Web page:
Another one that lends itself really well to use with a controller, and even shows up the right buttons for the Steam Deck (X,Y,A,B). The menu text is a good size and the graphics aren't hugely intensive either. Not to mention its minimal file size.

Wolf Among Us (opens in new tab) - 2GB

(Image credit: Telltale Games)

Release date: 2013 | Developer: Telltale Games

Being fully voice-acted and not menu heavy at all, this is one of the very best options for the Deck. It's a tiny game, but it's super engaging and the quick time events (for me at least) are much easier with a controller. Wolf Among Us doesn't need Proton, either. You might want to use a headset with it if you're playing in public though, as it's a bit risqué in places. 

Sports/Driving games

Football Manager 2022 (opens in new tab) - 7GB

(Image credit: Sports Interactive)

Release date: 2021 | Developer: Sports Interactive

Not my kind of game personally, but my boss says it works great on the Deck with no controller or other compatibility issues. It's not a super graphically intensive game, and it fits into the 'not ridiculous' category as far as the file size goes. Why not give it a shot (pun intended)?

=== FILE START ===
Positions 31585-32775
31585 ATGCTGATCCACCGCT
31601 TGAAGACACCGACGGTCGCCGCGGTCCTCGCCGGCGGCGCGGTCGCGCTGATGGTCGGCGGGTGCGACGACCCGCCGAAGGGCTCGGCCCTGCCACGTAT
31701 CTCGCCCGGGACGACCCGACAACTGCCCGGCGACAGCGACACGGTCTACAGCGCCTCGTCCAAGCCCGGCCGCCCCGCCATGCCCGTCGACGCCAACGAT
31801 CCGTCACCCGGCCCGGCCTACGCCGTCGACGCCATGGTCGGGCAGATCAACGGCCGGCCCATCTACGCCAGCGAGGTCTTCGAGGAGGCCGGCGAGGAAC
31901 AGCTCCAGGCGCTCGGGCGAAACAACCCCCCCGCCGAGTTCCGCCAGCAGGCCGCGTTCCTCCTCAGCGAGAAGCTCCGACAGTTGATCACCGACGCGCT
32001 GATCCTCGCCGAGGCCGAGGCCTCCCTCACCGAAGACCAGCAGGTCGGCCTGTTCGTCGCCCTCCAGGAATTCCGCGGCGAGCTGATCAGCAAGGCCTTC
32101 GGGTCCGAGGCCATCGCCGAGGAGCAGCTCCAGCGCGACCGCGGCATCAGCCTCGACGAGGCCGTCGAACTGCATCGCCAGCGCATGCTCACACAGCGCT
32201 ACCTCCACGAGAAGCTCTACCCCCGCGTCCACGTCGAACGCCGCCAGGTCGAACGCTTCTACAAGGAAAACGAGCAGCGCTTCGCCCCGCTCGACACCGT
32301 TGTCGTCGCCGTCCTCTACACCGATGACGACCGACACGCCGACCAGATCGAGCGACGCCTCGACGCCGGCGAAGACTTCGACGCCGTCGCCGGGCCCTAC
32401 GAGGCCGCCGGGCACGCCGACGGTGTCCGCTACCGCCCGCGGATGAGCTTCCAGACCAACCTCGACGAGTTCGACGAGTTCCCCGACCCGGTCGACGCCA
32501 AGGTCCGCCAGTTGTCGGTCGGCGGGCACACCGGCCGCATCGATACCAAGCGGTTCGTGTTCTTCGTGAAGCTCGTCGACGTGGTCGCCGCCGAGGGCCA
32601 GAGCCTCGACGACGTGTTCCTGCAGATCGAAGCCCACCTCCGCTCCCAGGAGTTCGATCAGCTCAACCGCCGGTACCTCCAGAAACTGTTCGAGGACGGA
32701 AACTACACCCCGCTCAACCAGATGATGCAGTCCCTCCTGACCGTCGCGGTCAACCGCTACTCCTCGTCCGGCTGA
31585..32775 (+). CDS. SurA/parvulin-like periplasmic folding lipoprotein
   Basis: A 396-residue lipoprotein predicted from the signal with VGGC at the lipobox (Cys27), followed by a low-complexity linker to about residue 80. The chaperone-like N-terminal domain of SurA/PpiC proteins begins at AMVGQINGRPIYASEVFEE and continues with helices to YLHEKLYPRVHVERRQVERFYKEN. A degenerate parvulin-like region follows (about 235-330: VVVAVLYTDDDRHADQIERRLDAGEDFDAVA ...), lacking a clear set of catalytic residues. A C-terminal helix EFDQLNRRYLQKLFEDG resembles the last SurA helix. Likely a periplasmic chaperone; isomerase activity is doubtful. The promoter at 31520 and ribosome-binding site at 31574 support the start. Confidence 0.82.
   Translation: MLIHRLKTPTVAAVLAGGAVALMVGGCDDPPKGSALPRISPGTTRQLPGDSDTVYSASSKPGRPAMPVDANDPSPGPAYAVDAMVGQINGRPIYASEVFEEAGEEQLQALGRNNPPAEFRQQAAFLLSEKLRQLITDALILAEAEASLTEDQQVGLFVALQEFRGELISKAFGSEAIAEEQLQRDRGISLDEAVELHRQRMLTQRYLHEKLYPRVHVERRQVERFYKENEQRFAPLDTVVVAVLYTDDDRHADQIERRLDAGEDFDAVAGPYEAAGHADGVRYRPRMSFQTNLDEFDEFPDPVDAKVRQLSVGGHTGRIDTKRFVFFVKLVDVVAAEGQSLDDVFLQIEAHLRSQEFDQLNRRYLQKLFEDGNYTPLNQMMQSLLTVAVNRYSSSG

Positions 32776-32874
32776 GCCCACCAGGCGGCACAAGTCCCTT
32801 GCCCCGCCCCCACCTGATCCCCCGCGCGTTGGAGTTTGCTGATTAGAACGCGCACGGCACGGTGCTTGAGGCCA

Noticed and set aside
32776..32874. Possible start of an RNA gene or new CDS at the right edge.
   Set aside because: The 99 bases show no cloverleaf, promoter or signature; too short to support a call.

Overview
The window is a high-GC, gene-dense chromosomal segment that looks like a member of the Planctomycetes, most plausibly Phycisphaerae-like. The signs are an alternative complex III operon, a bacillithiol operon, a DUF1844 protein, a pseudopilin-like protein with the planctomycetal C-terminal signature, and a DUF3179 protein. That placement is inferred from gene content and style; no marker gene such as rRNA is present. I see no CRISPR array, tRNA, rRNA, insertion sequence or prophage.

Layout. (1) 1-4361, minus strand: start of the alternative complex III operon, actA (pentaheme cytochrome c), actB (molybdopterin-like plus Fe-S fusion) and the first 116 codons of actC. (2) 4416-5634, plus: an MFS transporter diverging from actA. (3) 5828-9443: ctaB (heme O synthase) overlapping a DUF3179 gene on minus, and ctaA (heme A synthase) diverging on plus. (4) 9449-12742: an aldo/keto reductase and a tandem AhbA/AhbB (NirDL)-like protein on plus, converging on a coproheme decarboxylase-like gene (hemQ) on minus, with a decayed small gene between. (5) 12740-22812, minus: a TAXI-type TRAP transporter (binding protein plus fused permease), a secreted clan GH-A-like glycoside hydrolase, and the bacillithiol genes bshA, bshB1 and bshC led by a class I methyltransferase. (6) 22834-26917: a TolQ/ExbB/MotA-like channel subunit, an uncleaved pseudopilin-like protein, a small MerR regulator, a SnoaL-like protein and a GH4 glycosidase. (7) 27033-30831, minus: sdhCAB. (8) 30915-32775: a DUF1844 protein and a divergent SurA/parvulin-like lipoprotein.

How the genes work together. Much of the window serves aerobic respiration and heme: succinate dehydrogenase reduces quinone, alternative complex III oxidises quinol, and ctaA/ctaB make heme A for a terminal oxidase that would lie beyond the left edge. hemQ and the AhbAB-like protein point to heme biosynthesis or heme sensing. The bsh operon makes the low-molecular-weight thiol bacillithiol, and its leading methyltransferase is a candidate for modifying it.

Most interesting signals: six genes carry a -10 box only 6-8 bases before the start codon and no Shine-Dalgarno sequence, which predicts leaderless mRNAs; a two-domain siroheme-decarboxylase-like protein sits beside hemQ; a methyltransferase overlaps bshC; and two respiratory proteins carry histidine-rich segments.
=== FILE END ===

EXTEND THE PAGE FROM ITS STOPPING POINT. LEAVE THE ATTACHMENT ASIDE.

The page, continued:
Euro Truck Simulator 2 (opens in new tab) - 7GB

(Image credit: SCS Software)

Release date: 2012 | Developer: SCS Software

Messing around with the Steam Deck's gyro in Euro Truck Sim is one day I'll never forget. Finally I felt like the truck driver I'd always dreamed of becoming. Jokes aside, it runs really well on Deck and doesn't need any special treatment graphics-wise. It's also not a huge game, provided you don't overload your haul with DLCs.  

Circuit Superstars (opens in new tab) - 4GB

(Image credit: Original Fire Games)

Release date: 2021 | Developer: Original Fire Games